Steve Purdy and Mark Bloom stand in front of an east-side storage locker. Purdy opens the rolling metal door to reveal a room jammed with art of every color, style and size.

This is not just any kind of art; it’s thrift-store art, discovered at second-hand stores around the country. Paintings range from the creepy to the fantastic to the downright awful.

“It really is the most fun you can have looking at art,” Bloom says. “It’s not a serious gallery show in any way shape or form.”

Bloom and Purdy are finishing preparations for their Tales from the Trash gallery show Saturday, Sept. 10. The show will feature about 200 pieces of art of questionable taste at prices that range from $5 to $35.

The business partners spend their free time scouring estate sales, thrift stores, dumpsters and yard sales to snag the weirdest and most amusing pieces of art they can find.

“Lots of people go to thrift stores and have an idea of what thrift-store art is but it’s not that,” Bloom says. “We leave the stuff you’ve usually seen behind. We get the weird stuff.”

Among the works stuffed into that locker is a green, motorcycle-riding monster zooming out of a vortex, a Dalí inspired, surrealist desert landscape, and a grossly proportioned dance couple.

The idea for this show started around six years ago when Purdy was traveling for his record label business, Lysergic Sound Distributors, sometimes referred to as L.S.D. Records.

“I’m shuffling through records in a thrift store when my wife comes up to me with this picture of this really fat-cheeked, horrible looking baby,” Purdy says. “That’s when I got the idea. I said, ‘Hey, you know what? I’m going to see how many weird pictures I can find as we go across the country.’”

When he returned home, he had accumulated about a dozen paintings from thrift stores and estate sales he found along the way. He decided to continue gathering strange and unique pieces of art and put together a show at a combination record store and art gallery owned by a friend. To Purdy’s surprise, 200 people showed up, all of them eager to get their own piece of the collection.

On that night, Mark Bloom walked into the art show and soon joined the project.

“More than anything, for me, it’s so much fun to do this thing,” Bloom says. “It is fun finding it, but it’s even more fun actually doing this show. Everyone who comes to it has this huge smile on their face. They really seem to get a kick out of it.”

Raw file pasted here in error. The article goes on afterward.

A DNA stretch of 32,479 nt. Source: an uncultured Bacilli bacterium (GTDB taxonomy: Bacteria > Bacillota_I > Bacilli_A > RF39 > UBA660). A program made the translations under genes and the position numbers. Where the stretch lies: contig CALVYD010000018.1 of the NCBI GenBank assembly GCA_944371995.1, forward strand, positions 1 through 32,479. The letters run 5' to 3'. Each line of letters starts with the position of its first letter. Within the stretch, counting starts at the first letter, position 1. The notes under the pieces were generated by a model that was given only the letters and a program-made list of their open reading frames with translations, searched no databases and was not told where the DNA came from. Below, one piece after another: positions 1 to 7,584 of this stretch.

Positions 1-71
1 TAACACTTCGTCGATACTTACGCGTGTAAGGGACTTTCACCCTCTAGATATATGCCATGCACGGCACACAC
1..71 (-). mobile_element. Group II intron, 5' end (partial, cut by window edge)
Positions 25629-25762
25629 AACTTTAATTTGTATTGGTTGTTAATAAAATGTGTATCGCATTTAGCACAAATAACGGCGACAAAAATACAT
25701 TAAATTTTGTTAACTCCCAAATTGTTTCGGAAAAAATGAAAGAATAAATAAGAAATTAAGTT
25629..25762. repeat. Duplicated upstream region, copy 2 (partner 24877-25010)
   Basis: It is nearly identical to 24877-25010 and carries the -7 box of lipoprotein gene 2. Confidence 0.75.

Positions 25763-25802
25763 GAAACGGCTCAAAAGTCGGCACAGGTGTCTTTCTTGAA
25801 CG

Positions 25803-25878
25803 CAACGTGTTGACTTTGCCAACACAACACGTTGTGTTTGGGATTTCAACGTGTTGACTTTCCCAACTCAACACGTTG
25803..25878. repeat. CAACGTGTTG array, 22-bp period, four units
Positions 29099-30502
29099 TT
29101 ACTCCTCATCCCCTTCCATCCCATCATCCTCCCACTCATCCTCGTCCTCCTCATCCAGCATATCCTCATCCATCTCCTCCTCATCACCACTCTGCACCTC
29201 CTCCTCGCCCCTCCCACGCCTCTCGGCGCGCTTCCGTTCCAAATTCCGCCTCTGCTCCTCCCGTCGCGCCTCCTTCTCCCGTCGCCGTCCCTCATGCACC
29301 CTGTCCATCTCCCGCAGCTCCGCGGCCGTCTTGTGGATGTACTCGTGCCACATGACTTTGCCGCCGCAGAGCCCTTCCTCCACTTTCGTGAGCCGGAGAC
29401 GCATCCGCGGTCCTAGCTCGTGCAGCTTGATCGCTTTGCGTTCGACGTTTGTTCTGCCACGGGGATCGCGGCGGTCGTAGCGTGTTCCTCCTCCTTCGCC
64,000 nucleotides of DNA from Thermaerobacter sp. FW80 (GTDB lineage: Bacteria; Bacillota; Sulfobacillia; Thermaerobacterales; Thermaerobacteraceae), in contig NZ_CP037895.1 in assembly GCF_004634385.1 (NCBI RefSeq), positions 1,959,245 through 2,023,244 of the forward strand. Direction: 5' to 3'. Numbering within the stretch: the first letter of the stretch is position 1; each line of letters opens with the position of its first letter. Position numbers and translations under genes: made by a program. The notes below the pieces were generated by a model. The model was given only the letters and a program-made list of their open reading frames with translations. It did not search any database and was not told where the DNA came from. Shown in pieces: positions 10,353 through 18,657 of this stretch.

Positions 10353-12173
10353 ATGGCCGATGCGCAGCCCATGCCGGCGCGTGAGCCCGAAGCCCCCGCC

The pair hold the Trash gallery shows approximately every six months, alternating locations in Bisbee and Tucson.

Typically, the shows display between 200 and 300 pieces of art, hung gallery style. A few hundred come to gaze, gawk and buy. The partners cram as many paintings as they can on the walls. While there is no rhyme or reason to the way they hang the pictures, the men are always pleased with the way it looks, Purdy says.

“You cannot go around the show one time and catch everything because you can’t process everything that’s there,” Purdy says. “You have got to go around there three or four times to go ‘Oh, I didn’t see that before.’”

He marvels at how much art is out there for his style of collecting.

“It has expanded way beyond what we ever thought it would be already and I think we are just scratching the surface.” Purdy says.

The assemblage continues to grow and, though the partners live with remarkably tolerant women, as Bloom puts it, they would love to expand their schedule of events to include more frequent art shows to give them an opportunity to sell the art.

Ideally, Purdy and Bloom want to turn the project into a traveling thrift store art show. Bloom already took a piece of the collection to Los Angeles for a show in April of this year. The two have also been contacted about doing shows in San Francisco, New York and even London.

Bloom even fantasizes about doing nothing but these shows. Bad art, he believes, hopes, can be in demand around the world.

Natalia Navarro is a University of Arizona journalism student who is an apprentice with the Star. Contact her at

starapprentice@tucson.com.